Beast from the East is a breeze for snow carving artist
PUBLISHED: 10:53 06 March 2018 | UPDATED: 11:43 08 March 2018
While most of the UK was battening down the hatches waiting for the Beast from the East to do its worst, Sheringham-based artist Kate Munro was heading off to Sweden, where temperatures hit as low as minus 35, and snowdrifts reached up to eight feet high.
Ms Munro was taking part in the little-known international winter sport of snow carving, which sees teams work for three days to create sculptures from a three-metre-square block of snow weighing nearly 20 tons.
Working with team-mate Lisa Lindqvist, whom she met at art college 25 years ago, mum-of-three Ms Munro created a gigantic Northern Lights-inspired swirling skirt for the Kiruna International Snow Festival, held every year in the most northerly town in Sweden.
Competing against teams from Estonia, Sweden, Spain and Canada, the pair, who took the 2015 title for their David Bowie-inspired high-heeled shoe, worked against the clock to complete their creation.
“We start off with shovels, then move on to chisels we have adapted, before finishing off with sandpaper and knives,” Ms Munro explained.
“It is really like working with a gigantic sugar cube, although the texture of the snow changes with changes in temperature, so it can become almost like a different material.”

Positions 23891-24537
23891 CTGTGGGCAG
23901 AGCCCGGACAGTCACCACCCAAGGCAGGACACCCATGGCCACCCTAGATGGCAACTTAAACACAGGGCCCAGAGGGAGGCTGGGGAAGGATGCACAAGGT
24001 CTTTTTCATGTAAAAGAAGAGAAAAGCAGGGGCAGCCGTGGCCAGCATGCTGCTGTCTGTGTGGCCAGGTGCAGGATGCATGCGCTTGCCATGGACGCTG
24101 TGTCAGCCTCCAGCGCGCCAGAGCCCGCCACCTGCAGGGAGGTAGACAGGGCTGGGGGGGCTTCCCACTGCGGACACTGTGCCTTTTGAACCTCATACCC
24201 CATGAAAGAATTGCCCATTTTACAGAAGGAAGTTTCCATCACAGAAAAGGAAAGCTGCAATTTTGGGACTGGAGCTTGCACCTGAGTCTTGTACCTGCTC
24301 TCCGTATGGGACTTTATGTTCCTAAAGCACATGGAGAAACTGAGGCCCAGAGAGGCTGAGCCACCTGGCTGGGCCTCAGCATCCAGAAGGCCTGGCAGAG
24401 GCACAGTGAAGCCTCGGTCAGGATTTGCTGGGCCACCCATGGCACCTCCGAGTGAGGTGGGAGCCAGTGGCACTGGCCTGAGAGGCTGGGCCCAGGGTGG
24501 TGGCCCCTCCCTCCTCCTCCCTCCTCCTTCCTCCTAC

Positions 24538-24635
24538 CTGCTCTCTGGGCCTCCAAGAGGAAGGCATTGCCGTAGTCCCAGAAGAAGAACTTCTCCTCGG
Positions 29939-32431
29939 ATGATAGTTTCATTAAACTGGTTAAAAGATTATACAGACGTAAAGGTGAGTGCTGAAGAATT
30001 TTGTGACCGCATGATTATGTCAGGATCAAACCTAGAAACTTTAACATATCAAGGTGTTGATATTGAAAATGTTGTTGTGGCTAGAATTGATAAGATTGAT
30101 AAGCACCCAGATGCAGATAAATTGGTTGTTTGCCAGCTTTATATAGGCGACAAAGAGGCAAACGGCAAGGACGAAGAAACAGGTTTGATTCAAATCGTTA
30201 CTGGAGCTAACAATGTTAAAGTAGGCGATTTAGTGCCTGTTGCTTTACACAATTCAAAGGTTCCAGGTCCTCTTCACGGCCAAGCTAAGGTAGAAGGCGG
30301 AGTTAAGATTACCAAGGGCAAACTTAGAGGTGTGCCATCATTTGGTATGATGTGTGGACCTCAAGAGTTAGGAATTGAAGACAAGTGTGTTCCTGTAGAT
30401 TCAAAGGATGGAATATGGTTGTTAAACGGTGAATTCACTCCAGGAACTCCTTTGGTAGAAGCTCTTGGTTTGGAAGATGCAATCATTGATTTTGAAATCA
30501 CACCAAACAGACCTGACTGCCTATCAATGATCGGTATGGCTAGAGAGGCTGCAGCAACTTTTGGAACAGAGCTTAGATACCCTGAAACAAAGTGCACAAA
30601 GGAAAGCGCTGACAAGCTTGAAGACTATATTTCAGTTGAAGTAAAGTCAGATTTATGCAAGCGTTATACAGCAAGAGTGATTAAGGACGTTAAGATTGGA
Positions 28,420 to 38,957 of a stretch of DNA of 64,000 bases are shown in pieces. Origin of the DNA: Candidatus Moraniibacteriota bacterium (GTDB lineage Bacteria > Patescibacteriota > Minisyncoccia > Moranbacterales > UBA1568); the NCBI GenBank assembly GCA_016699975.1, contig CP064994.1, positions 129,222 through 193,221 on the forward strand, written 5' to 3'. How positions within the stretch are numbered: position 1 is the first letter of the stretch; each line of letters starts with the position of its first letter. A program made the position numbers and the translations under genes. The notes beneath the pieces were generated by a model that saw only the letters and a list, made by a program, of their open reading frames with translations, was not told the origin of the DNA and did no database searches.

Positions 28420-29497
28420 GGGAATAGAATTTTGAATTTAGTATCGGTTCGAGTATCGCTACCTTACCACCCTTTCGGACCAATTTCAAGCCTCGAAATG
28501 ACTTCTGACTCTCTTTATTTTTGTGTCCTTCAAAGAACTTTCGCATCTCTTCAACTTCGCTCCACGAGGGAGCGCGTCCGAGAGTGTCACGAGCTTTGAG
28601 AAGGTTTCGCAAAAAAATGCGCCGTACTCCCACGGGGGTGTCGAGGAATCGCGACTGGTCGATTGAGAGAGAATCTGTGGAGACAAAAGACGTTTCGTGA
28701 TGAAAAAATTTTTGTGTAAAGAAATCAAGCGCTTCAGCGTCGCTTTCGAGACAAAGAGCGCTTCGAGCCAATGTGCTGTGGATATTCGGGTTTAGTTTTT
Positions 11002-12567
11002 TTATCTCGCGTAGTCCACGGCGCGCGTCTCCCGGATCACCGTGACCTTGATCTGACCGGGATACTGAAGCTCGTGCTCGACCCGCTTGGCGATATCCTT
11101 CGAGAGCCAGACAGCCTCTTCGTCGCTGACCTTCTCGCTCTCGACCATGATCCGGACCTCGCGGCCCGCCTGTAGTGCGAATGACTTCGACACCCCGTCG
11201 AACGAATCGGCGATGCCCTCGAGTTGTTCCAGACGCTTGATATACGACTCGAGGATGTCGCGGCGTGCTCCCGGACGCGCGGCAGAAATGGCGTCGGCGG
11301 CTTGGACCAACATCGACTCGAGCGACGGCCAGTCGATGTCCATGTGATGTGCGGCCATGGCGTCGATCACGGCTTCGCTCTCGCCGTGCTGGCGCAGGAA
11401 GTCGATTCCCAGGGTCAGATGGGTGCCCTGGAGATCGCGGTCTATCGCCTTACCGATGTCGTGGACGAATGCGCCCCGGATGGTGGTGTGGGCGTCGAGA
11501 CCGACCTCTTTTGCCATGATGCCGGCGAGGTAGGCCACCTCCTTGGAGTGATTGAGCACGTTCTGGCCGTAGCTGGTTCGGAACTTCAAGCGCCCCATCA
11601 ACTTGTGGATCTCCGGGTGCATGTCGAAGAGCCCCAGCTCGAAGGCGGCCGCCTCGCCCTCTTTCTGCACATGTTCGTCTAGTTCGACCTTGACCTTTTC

First prize this year went to a team of architects from Barcelona, who beat off competition from creations ranging from a giant snow snail to a Santa’s sleigh to bag the trophy for their intricately carved cathedral.
Ms Munro, who, with Ms Lindqvist, has previously competed for snow carving titles in Japan, Russia, China and Greenland, said that while temperatures hit rock bottom and snow was as much as eight feet deep in Sweden, the weather in the UK last week was worse.
“Minus thirty is a bit nippy,” she said. “But it was very still and, with the wind, it actually felt colder here.”
Keen to share her snow carving skills with her children, Ms Munro asked them to join her in creating a sculpture, but the three youngsters were not so keen.
“After working so hard for the competition, it was lovely to have a chance to play in the snow, but they were much more interested in sledging and making traditional snowmen,” she said.
To see more of Kate Munro’s work, visit www.katemunro.co.uk
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